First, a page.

In April of 1988 the influential Soviet "Literary Gazette" (Literaturnaya Gazeta) published an article by Prof. X on what suffocates research in the Soviet Union. As the main thing that kills research the article singled out the absence of the flexible working hours for researchers and scientists. Apparently, the author either did not realize the real causes or was afraid of telling them. That is why I took courage to tell the truth.
I sent to the Gazette my response to the article where I listed the real causes of the backwardness of the Soviet Science: its not democratic nature and absence of the mobility rights (i.e. absence of the liberty to reside in, and work in any part of the country). I also suggested introduction of market reforms into research and evaluating its results by the market value it creates.
Here is the page from the "Literary Gazette" that contains my response (at the bottom):
Surprisingly, my short article was noticed by the editorial board and published. After that some co-workers and acquaintances seriously suggested me skipping the city for the fear of arrest (that seemed inevitable to them). The director of the Computation Center where I worked also summoned me for explanations. The article was signed as "Yevgeny Karasik, team lead, Computation Center of the State Planning Committee".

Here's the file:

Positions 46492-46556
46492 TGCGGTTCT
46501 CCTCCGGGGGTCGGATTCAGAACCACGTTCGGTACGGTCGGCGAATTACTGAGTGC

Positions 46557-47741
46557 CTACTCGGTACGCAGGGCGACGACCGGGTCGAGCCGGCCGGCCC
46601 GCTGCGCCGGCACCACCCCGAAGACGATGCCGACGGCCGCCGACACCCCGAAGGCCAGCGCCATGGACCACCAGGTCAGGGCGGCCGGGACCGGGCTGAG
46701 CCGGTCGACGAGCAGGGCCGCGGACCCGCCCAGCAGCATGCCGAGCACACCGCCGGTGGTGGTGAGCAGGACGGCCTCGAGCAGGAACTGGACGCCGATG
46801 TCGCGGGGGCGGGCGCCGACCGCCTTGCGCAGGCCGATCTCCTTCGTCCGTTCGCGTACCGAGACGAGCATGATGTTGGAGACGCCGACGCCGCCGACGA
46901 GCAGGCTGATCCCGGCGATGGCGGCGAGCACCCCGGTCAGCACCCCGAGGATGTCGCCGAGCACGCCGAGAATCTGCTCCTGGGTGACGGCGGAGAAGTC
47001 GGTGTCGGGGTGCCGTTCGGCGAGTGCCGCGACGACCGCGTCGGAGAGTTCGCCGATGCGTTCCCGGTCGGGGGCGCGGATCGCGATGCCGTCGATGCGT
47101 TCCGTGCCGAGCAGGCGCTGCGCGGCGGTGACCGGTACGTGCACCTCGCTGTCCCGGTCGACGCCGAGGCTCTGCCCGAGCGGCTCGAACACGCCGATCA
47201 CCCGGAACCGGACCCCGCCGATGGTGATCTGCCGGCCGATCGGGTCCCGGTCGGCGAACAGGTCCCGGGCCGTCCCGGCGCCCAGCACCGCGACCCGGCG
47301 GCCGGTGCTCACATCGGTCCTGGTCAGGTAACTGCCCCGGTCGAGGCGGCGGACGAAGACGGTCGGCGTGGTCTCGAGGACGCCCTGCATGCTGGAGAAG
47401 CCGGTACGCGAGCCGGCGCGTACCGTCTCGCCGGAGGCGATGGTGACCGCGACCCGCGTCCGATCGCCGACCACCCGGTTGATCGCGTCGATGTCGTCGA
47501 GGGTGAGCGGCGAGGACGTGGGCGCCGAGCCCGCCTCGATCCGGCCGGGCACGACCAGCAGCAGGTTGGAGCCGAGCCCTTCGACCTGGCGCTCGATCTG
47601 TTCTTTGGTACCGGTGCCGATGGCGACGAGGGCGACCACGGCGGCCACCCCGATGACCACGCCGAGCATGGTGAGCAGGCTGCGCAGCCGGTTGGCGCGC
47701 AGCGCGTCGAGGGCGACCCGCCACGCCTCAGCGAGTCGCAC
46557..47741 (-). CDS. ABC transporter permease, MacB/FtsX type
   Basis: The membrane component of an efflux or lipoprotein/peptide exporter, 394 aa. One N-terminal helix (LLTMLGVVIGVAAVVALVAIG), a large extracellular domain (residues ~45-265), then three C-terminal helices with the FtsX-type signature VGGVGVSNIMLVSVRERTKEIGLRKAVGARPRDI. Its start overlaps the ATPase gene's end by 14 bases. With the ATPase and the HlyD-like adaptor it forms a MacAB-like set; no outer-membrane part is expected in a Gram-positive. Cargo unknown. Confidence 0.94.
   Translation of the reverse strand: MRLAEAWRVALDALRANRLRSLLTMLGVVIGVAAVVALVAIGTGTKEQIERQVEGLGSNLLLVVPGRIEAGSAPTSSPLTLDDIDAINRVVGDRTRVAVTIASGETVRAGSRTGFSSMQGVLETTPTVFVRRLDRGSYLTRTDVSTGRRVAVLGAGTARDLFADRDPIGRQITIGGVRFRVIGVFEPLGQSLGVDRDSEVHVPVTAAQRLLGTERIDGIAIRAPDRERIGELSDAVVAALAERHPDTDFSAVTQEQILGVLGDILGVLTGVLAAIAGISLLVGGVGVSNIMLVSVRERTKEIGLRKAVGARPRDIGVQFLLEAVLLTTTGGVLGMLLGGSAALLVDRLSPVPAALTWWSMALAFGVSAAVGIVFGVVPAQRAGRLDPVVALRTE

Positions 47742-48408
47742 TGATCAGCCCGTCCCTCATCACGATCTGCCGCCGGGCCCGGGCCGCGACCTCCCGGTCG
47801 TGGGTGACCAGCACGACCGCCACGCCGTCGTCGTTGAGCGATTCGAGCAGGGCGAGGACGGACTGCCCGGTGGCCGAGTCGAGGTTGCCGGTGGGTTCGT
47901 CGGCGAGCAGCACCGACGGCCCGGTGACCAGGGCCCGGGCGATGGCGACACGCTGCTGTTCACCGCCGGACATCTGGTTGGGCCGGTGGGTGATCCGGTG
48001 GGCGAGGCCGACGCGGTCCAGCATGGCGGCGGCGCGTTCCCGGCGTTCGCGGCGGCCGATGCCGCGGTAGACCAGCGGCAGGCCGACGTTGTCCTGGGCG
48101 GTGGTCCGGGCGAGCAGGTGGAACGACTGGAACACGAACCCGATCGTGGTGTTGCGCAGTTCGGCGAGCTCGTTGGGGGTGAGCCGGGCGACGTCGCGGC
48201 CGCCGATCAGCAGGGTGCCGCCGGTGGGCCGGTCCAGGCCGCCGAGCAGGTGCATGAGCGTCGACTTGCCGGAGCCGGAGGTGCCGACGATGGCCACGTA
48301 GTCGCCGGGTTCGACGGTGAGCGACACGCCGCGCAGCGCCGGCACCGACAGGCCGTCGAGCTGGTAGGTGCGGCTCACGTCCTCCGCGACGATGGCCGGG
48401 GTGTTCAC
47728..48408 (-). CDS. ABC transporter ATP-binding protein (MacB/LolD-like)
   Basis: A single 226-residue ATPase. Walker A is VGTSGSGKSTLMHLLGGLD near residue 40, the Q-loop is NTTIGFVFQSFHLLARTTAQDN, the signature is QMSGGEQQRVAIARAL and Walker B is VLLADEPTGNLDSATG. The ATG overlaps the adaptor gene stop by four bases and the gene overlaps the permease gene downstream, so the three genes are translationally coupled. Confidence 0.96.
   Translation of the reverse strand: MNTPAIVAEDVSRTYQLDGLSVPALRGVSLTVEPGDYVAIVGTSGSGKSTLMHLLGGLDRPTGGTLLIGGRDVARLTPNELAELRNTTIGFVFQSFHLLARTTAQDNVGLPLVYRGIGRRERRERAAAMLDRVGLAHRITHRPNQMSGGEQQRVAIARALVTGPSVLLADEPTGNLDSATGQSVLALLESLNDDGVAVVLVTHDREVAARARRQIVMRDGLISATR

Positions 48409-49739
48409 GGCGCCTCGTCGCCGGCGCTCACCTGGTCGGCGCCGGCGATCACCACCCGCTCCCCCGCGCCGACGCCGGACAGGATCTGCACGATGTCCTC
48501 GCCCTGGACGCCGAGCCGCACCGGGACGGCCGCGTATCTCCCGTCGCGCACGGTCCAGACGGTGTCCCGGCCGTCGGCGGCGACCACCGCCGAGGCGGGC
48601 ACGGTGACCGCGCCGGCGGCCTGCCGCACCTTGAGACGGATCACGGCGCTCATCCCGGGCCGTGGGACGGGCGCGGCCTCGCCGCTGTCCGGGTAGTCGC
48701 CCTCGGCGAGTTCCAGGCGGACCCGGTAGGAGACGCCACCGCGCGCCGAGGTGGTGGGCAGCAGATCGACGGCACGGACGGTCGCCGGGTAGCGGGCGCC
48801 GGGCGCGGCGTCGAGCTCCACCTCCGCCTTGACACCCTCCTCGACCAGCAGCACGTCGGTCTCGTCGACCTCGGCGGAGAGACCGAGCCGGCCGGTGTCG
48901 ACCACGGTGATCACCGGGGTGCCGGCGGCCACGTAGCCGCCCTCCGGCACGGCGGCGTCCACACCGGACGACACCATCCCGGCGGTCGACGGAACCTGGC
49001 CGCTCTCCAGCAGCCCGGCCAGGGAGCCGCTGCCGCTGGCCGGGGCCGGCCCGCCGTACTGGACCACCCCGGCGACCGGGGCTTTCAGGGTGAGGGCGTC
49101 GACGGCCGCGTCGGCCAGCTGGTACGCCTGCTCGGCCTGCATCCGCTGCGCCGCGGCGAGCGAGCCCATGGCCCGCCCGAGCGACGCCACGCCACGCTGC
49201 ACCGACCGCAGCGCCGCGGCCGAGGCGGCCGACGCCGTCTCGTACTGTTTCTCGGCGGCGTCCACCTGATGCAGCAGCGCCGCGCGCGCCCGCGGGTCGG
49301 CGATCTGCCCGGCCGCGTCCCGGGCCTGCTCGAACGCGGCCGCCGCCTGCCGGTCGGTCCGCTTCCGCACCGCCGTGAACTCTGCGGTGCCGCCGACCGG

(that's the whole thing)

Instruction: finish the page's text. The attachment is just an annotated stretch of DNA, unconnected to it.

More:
- I got calls inquiring whether the State Planning Committee is planning introduction of market reforms into research, - the director begun severely, - What should I answer them ? ... My superiors from the Committee inquired about you too ...
Some time later I was already out of work at the Computation Center and on the way to emigration.
It ought to be said that even though the Soviet Union collapsed since then, the citizens of Russia still do not enjoy the full mobility rights to this day: any visitor to Moscow (or any other major city) has to register with police and get permission to reside and/or work in it.